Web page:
I’ll admit it: I love candy. I especially love candy from other countries or candy made with non-standard (in the US, anyway) ingredients. While visiting my brother and sister this past weekend for her college graduation, Jess and I slipped away to the mall and checked out the candy store. Among the many candies from around the world they had the most intriguing item. Called “Le Whif,” it was a tube of chocolate powder that you were supposed to “whif” into your mouth. Each tube was said to hold 8 “whifs,” claimed to taste like chocolate, and was mostly organic. You know I had to purchase it. The flavors I had to choose from were “Chocolate,” “Chocolate Raspberry,” “Chocolate Mint (the only artificially flavored one),” and “Coffee.” I decided to buy a variety pack, which contained one stick of each flavor, except coffee.
As you can see, the box closely resembles a cigarette box with three tubes inside that resemble plastic cigars. The instructions on the box (and included inside) are very simple: Open, Whif, Close. Before trying this, I decided to go look on their website to find out more information and amazingly it seems that this little stick is a bit more technical than it seems:
“Le Whif is a new delicious approach to eating and breathing. With Le Whif, we inhale food, like chocolate, into our mouths and taste it, without chewing, an experience of flavor without a single calorie.
Invented by Harvard Professor David Edwards, in collaboration with students, designers, engineers, and entrepreneurs working in Edwards’ ArtScience Labs centered around Le Laboratoire, in Paris, Le Whif contains hundreds of milligrams of tiny food particles.
When you place Le Whif between your lips, and breathe in gently, the particle are picked up by the air stream, enter your mouth, and fall onto your tongue. You puff, as if to breathe, and suddenly you have an experience of flavor.
Le Whif uses particle engineering to form natural food substances, like chocolate, in particle sizes that are small enough to become airborne though too large to enter the lungs. The design, which builds on decades of aerosol science work by David Edwards and his colleagues, directs food particles to the mouth following the air that accompanies a natural inhalation.”
Nothing like particle engineering to make one’s mouth water, eh? The cool thing is that this whole idea started as a science experiment when it came to vaccines as can be seen here:
The idea was to create a new way to inhale drugs and vaccines. The article appeared in the Journal Science at a propitious time. Concerns of eliminating needles for diabetic patients drove scientists to consider inhaling insulin. This paper showed how to do it simply and led to the creation of David’s first company, AIR (see Idea 4). For more check this http://www.ncbi.nlm.nih.gov/pubmed/9188534
Stemming from that, they got the idea to move onto food:
The idea was to breathe food, starting with chocolate. This idea came to David while having lunch at Thierry Marx’s restaurant near Bordeaux. Later several Harvard students contributed to the idea, including Jonathan Kamler, and leaders of the Laboratoire incubator, LaboGroup, including Jose Sanchez and Tom Hadfield.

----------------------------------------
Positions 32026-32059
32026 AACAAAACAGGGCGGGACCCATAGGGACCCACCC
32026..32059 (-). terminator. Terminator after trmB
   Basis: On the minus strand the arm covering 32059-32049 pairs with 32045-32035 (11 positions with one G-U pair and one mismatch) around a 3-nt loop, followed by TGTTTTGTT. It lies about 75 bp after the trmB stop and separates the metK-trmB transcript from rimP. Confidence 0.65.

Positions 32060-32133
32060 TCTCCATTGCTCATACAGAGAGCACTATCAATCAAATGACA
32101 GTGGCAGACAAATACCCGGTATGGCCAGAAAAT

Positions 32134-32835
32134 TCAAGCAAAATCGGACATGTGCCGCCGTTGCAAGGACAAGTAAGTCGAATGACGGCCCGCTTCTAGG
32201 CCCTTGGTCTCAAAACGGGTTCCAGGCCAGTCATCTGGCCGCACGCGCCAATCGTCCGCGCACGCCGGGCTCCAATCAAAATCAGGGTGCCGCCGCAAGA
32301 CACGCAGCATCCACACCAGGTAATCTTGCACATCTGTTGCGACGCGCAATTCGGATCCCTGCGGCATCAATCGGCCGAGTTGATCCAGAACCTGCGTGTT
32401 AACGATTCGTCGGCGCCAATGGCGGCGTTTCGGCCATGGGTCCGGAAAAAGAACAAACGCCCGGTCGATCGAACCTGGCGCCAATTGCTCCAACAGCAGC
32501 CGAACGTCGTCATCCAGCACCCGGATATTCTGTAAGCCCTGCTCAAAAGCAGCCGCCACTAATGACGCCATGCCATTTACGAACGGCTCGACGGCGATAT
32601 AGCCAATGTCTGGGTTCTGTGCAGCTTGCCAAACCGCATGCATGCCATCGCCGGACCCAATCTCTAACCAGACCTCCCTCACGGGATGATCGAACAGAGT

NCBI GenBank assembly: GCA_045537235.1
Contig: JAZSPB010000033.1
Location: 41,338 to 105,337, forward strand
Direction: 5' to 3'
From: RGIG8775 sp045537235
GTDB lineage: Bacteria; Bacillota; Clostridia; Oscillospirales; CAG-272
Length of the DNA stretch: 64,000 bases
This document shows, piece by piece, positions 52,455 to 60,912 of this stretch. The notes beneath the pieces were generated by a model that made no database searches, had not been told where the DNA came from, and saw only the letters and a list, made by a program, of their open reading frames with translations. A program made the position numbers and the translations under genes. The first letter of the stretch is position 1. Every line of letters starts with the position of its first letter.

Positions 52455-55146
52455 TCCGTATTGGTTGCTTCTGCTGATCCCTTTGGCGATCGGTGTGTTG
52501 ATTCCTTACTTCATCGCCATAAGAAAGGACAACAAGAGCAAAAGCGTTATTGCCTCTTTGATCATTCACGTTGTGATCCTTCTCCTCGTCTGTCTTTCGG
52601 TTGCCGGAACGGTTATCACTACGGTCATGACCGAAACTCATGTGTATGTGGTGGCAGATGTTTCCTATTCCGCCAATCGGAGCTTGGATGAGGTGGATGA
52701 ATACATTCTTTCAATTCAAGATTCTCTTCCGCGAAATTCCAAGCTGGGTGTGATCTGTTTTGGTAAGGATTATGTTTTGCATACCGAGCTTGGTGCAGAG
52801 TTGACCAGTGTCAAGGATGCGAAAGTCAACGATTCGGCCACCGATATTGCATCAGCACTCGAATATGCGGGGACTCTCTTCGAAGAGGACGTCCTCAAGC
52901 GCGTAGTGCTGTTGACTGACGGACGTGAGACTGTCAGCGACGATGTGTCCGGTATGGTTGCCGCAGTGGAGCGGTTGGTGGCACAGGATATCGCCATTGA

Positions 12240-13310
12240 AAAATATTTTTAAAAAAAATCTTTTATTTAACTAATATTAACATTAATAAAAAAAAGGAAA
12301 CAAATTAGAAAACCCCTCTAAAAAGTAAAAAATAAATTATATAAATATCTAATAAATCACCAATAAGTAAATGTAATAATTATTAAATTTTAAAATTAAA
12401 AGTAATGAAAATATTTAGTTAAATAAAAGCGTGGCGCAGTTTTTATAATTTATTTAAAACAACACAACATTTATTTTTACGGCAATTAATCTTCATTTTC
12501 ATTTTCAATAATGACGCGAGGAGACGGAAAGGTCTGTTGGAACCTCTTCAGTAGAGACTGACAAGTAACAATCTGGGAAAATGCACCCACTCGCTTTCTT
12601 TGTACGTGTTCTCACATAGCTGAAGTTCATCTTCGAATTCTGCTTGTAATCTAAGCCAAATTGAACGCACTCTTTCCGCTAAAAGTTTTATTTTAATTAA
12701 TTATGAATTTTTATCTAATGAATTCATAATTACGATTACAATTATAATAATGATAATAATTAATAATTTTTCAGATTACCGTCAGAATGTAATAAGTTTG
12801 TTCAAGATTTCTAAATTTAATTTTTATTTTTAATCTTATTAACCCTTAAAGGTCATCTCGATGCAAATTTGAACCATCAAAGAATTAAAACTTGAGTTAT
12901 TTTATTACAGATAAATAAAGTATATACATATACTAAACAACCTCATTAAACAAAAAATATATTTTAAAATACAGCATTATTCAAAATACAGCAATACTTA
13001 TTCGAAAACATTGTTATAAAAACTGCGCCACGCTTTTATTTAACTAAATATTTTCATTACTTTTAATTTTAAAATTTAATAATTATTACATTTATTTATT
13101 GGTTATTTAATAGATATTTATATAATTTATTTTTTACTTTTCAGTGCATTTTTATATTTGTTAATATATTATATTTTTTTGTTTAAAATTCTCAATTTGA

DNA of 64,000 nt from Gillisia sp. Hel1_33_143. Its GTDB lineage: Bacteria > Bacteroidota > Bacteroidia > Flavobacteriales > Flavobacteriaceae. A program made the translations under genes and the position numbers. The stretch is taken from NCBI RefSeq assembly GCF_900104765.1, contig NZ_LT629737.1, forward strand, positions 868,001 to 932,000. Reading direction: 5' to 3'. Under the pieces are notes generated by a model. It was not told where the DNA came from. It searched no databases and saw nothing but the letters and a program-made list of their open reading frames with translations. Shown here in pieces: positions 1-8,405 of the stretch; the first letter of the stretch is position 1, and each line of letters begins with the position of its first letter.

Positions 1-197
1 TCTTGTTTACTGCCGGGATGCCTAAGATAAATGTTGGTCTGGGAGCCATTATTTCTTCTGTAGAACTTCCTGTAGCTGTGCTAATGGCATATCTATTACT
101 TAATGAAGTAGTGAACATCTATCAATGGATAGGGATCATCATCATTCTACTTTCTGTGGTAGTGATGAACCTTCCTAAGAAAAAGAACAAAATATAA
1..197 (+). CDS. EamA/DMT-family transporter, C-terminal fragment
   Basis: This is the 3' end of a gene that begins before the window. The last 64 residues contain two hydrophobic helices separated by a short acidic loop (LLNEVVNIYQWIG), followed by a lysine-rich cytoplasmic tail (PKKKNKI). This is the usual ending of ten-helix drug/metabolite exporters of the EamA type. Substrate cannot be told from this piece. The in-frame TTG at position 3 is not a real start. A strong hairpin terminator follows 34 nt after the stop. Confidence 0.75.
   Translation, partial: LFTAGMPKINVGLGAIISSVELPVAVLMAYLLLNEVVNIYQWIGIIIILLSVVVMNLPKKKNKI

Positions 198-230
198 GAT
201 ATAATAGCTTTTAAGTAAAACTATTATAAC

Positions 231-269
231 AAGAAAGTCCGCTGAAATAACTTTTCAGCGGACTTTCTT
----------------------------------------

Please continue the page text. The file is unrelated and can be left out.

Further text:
And it looks like the future may be “Le Whaf,” as you can see:
The idea was to create a new way of eating by breathing liquid droplets. If whiffing was breathing dry particles, whaffing would be breathing wet particles. David conceived this on the basis of work done at his company Pulmatrix (Idea 7) and later it was designed by French culinary designer Marc Bretillot.
How cool is all of that? Anywho, after dinner on my last night there, I gathered Jess and my siblings together for what would end up being a very interesting dessert. I handed out the sticks and we “whiffed.” Shockingly, it tasted good… and chocolaty. The flavor came through very well and weirdly gave the effect on your tongue that you had just eaten something. We also learned a valuable lesson: Don’t inhale. Seriously, just pretend you’re Bill Clinton when you use these or you’ll end up hacking up a lung. How do I know this? Well, my brother has been known to smoke the occasional cigar and habit caused him to go ahead and inhale. He described the chain of events like this:
- This is kind of weird, I don’t get anything.
- Wait, I think I taste chocolate!
- This is pretty good!
- Wait a minute, I’m inhaling this…
- It’s in my lungs… it’s in my lungs!!
- <hacking for the next hour>
Yes, I believe we may have given my brother Chocolatier’s Lung… not a good thing. This was snapped seconds before the hacking started:
I know the website mentions inhaling and that the particles won’t enter your lungs, and that might be, but on the safe side, you may want to avoid doing that. Other than that mishap, we all really enjoyed the product… I’d have to say I enjoyed the plain chocolate the best (we tried each of them), but all were good. I wish there was a way to have made the mint non-artificial so they could have been able to throw on an “all-natural” label, but two outta three ain’t bad. Next time I’m there I’ll have try the coffee flavor as well.
So, have you “whiffed” your food? What is your favorite non-traditional candy?